The annual commemoration of Palestinian Prisoners’ Day can turn easily into a travesty of remembrance. This year, 17 April will be marked with statements calling for the release of Palestinian prisoners from Israeli jails on humanitarian grounds due to the coronavirus pandemic. However, there will be scant realisation that the humanitarian principle, when linked to temporary occurrences, is not sufficient as a premise for claiming human rights. It is the legitimate struggle that should frame the call for the prisoners’ freedom, not Covid-19.
Already in 2020 Israel has detained 1,324 Palestinians; a total of 5,000 are currently held in Israeli jails. In March, coinciding with the coronavirus outbreak in the occupied Palestinian territories, Israel detained 357 Palestinians, including children and women.
Israel has built a false narrative about Palestinian resistance to promote its security narrative, hence the “Palestinian terrorists” label. In reality, the Palestinians have a legitimate right to conduct an anti-colonial struggle by any and all means at their disposal. On Palestinian Prisoners’ Day, this must be brought to the world’s attention before resorting to the humanitarian paradigm which exploits and insults the prisoners by prioritising the pandemic above their political freedom, their rights and the liberation of their land.
If humanitarian principles were truly humanitarian, the anti-colonial struggle would form part of the international narrative. Palestinian prisoners have been defined by events and occasions rather than political principles and the Palestinian cause, perhaps to appease the international community’s penchant of calling for human rights based upon humanitarian agendas. Hence, the heavily-publicised hunger strikes, for example, or a possible outbreak of coronavirus among Palestinian prisoners, which would indeed be catastrophic. However, these are simply part of the wider narrative of the freedom struggle, and emphasising temporary conditions rather than the root cause of the issue is damaging for both Palestinian prisoners and the anti-colonial cause.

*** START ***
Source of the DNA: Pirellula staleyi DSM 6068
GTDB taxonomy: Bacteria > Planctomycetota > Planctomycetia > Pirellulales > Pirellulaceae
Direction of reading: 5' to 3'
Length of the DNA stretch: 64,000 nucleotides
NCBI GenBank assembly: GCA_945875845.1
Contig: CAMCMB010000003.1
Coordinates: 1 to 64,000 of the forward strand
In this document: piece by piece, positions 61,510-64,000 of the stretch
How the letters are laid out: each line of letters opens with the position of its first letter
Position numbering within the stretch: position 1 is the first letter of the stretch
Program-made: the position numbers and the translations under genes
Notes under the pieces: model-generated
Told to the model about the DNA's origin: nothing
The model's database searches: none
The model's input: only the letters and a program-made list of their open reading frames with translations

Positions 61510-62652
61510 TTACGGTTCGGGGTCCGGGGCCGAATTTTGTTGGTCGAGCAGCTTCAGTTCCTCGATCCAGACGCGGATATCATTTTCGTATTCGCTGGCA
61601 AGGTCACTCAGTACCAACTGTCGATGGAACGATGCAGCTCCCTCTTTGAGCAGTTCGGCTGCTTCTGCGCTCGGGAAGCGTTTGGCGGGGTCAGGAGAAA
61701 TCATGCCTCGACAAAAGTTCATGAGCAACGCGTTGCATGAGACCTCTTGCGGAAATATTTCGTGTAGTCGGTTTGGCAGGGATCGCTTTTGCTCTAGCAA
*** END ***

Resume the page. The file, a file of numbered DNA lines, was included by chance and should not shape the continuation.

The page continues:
Commemorative days are useless if remembrance is tethered to a single occasion without a plan for continuous action. When there is a context other than the prisoners’ struggle for Palestinian liberation, in this case the pandemic, it is easy to reverse priorities in a way that the pandemic takes precedence over the prisoners and their rights. If Palestinians were supported by the international community in their anti-colonial struggle, as they should be, there would be a different discourse in terms of the coronavirus and the Palestinians. Moreover, when the pandemic is over, will the call for the liberation of Palestinian political prisoners be ongoing? Or will it dwindle away to nothing because activism, despite all good intentions, once again availed itself of the pandemic to highlight temporarily the routine violations and negligence by the Israeli Prison Service?
Palestinian Prisoners’ Day ought to be commemorated as a pinnacle to highlight a consistent strategy for liberation. After all, Palestinian political prisoners have embraced anti-colonial struggle on a permanent basis. They must be released because their anti-colonialism is a legitimate cause and does not violate international law. To argue that Palestinian prisoners must be released due to humanitarian concerns during the coronavirus pandemic is flawed, when it is well known that humanitarian principles are subject to the political interpretations of the international community. On Palestinian Prisoners’ Day 2020, therefore, let us politicise humanitarian principles from the perspective of the Palestinian people’s collective memory and narratives, in order to create a consistent strategy that is not dependent upon external circumstances.
The views expressed in this article belong to the author and do not necessarily reflect the editorial policy of Middle East Monitor.